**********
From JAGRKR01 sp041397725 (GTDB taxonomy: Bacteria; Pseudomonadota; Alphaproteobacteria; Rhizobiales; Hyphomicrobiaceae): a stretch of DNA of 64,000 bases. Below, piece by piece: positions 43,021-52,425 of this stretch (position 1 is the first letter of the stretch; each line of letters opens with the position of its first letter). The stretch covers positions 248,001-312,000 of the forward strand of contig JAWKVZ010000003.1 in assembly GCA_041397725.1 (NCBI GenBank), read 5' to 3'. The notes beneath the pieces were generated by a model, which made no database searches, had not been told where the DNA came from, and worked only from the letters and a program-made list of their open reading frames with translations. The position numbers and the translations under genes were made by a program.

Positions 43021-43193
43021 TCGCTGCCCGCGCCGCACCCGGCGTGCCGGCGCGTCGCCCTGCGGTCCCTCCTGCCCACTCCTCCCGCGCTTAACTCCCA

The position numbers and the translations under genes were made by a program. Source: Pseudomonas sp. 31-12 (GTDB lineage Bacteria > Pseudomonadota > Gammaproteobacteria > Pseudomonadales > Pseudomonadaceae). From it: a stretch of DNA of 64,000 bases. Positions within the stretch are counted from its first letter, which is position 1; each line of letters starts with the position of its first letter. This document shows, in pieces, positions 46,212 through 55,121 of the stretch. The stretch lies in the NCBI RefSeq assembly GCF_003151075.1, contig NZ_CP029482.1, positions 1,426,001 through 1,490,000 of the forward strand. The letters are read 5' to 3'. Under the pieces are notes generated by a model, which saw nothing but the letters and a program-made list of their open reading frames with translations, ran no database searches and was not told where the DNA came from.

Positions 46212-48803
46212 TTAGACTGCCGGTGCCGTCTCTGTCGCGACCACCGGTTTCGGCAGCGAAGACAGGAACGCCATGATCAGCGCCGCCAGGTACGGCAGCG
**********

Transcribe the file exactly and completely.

From JAGRKR01 sp041397725 (GTDB taxonomy: Bacteria; Pseudomonadota; Alphaproteobacteria; Rhizobiales; Hyphomicrobiaceae): a stretch of DNA of 64,000 bases. Below, piece by piece: positions 43,021-52,425 of this stretch (position 1 is the first letter of the stretch; each line of letters opens with the position of its first letter). The stretch covers positions 248,001-312,000 of the forward strand of contig JAWKVZ010000003.1 in assembly GCA_041397725.1 (NCBI GenBank), read 5' to 3'. The notes beneath the pieces were generated by a model, which made no database searches, had not been told where the DNA came from, and worked only from the letters and a program-made list of their open reading frames with translations. The position numbers and the translations under genes were made by a program.

Positions 43021-43193
43021 TCGCTGCCCGCGCCGCACCCGGCGTGCCGGCGCGTCGCCCTGCGGTCCCTCCTGCCCACTCCTCCCGCGCTTAACTCCCA

The position numbers and the translations under genes were made by a program. Source: Pseudomonas sp. 31-12 (GTDB lineage Bacteria > Pseudomonadota > Gammaproteobacteria > Pseudomonadales > Pseudomonadaceae). From it: a stretch of DNA of 64,000 bases. Positions within the stretch are counted from its first letter, which is position 1; each line of letters starts with the position of its first letter. This document shows, in pieces, positions 46,212 through 55,121 of the stretch. The stretch lies in the NCBI RefSeq assembly GCF_003151075.1, contig NZ_CP029482.1, positions 1,426,001 through 1,490,000 of the forward strand. The letters are read 5' to 3'. Under the pieces are notes generated by a model, which saw nothing but the letters and a program-made list of their open reading frames with translations, ran no database searches and was not told where the DNA came from.

Positions 46212-48803
46212 TTAGACTGCCGGTGCCGTCTCTGTCGCGACCACCGGTTTCGGCAGCGAAGACAGGAACGCCATGATCAGCGCCGCCAGGTACGGCAGCG